December 23, 2016
Dining out in Camden: Sounds counterintuitive for the uninitiated, right?
It’s true scrappy Camden is not gonna get confused with Philly, Cape May or even Collingswood as a fine dining mecca anytime soon.
It has a strong core of small ethnic restaurants, however, primarily Latin with a smattering of Asian and a venerable soul food joint. And virtually unknown outside their neighborhoods.
But Camden has a huge contingent of fans and people with enduring connections to the city through a combination of roots, family or work.
They are the impetus for the Camden Supper Club coming up on its two-year anniversary.
As clubs go, the threshold for joining is low: just pick an event, inform the club you're coming and show up hungry.
The group is the brainchild of Rutgers University prof Stephen Danley, a public policy professor, and Joseph Russell, a Center City web developer with roots in South Jersey.
Russell, 35, is a self-described urbanist who lives one town over from Camden in Collingswood. A confirmed neighborhood walker and biker, he’d made a point of finding new places even before the club.
He had a lightning bolt idea: Everybody eats!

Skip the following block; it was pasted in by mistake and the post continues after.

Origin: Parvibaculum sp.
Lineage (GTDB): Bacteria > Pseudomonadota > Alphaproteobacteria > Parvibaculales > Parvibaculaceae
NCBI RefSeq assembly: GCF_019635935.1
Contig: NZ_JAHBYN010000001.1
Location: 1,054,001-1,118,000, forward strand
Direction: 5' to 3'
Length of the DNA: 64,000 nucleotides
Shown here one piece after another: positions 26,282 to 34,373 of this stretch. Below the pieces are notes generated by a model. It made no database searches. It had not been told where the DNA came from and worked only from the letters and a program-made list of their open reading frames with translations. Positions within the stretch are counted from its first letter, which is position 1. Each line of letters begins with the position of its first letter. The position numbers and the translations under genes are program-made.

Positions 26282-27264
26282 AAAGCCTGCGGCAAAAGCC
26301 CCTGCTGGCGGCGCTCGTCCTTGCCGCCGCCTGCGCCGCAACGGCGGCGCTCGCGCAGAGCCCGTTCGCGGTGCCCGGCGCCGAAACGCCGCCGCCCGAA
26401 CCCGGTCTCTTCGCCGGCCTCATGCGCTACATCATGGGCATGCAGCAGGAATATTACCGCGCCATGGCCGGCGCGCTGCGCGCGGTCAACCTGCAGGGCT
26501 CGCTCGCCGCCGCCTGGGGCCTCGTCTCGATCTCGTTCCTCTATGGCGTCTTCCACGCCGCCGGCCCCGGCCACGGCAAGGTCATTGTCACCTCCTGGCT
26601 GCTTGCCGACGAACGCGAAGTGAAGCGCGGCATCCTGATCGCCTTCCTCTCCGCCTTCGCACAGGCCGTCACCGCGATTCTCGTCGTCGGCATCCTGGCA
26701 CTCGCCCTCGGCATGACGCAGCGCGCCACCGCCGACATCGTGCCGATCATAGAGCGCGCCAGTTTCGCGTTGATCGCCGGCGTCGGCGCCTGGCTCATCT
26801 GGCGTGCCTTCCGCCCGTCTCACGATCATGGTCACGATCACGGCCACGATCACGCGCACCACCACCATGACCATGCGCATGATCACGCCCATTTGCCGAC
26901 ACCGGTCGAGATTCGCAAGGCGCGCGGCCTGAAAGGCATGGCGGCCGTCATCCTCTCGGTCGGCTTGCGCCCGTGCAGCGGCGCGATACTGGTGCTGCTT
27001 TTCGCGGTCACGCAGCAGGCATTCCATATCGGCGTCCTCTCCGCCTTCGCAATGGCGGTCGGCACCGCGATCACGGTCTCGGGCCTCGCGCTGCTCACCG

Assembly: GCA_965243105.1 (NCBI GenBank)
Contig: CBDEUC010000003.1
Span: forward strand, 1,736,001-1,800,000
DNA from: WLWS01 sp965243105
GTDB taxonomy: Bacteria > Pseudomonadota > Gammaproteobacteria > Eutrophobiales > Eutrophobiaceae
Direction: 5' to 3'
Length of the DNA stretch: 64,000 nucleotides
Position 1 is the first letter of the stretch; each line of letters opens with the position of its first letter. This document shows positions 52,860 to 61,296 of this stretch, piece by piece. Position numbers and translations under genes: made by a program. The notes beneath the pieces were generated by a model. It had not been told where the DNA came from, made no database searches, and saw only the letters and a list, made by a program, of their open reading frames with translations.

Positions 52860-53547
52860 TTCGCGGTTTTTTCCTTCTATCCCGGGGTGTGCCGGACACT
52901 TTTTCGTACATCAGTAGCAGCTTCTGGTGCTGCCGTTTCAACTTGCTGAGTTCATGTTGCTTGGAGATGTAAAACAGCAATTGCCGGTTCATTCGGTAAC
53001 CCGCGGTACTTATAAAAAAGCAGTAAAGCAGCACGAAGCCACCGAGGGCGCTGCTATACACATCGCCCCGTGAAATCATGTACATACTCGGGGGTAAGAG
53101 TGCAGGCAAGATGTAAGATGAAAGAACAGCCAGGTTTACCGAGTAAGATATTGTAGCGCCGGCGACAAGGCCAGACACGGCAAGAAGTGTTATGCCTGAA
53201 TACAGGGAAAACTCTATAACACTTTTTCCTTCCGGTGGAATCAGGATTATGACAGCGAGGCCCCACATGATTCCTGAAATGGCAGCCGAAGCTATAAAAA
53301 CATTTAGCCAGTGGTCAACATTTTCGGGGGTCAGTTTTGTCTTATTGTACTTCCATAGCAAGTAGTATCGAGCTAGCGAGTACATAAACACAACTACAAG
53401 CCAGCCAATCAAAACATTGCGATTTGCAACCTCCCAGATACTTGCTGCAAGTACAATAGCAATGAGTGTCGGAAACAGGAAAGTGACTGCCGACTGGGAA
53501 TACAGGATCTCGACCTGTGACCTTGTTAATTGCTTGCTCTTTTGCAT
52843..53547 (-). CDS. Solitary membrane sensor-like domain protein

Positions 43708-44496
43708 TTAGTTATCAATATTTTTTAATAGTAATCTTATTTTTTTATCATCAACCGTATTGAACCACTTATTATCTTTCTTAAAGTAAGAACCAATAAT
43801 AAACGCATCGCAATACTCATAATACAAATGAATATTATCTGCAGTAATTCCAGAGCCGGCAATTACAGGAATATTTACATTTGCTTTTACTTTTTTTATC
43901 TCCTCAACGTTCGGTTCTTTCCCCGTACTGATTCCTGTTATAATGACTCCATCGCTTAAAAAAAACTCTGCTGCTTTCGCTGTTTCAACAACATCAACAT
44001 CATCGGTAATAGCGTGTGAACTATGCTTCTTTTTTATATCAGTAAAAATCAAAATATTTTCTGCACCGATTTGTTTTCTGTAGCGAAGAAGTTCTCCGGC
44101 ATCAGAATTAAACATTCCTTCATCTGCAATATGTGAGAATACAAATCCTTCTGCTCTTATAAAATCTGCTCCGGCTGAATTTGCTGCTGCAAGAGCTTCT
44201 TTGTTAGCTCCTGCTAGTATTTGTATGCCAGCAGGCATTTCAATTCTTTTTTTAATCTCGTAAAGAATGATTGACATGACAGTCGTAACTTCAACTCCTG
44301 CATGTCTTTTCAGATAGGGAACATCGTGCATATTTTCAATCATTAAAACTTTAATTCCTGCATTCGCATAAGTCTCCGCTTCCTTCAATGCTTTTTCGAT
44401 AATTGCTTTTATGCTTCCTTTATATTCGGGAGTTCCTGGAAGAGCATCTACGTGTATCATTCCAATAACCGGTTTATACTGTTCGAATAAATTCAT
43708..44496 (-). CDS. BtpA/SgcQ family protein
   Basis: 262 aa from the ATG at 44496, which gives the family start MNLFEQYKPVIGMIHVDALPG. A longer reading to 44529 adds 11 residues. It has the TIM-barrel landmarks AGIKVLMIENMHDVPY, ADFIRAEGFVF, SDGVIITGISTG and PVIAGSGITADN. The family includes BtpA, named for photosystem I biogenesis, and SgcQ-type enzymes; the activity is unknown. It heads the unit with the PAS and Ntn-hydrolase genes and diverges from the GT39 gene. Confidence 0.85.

If folks eat out in Camden, thought Russell, it means “supporting local today.”
While a gathering can draw as few as 10, they have also had 35 come out for a meal. Their email list has 140 names.
He describes participants as “adventurous and exploring.”
And while talking, especially about Camden, is a part of the draw, food remains central to the club’s appeal.
“Some of the food I’ve never had anywhere else before. One place had the most legit Mexican food I’ve had in my life,” he said. Corrinne’s Place, a soul kitchen, is a repeat favorite, he added.
And while she said she’s enjoyed every place they’ve dined, Corrine’s Place is a favorite.
“We’ve developed a nice group of people. Sometimes people forget people live and work in Camden," said Wilkinson.
“This is flipping the script,” she added on how Camden is usually perceived.
Sue Bowen, and her friend, Cathleen Ackroyd, work as teachers in Camden. Bowen grew up in Camden, Ackroyd in nearby Audubon Park. They often go to Supper Club together.
Their friendship, socializing with new people and food finds keep them going back.
“I love finding the little hidden places. And the amazing people from all over. It’s so diverse,” said Bowen.
“There are parts of the city I still don’t know even though I’ve worked there for 23 years,” said Ackroyd.
“This opens up new horizons,” she added. “It’s surprising each night who comes. You get to see people over and over, but there is always someone new.”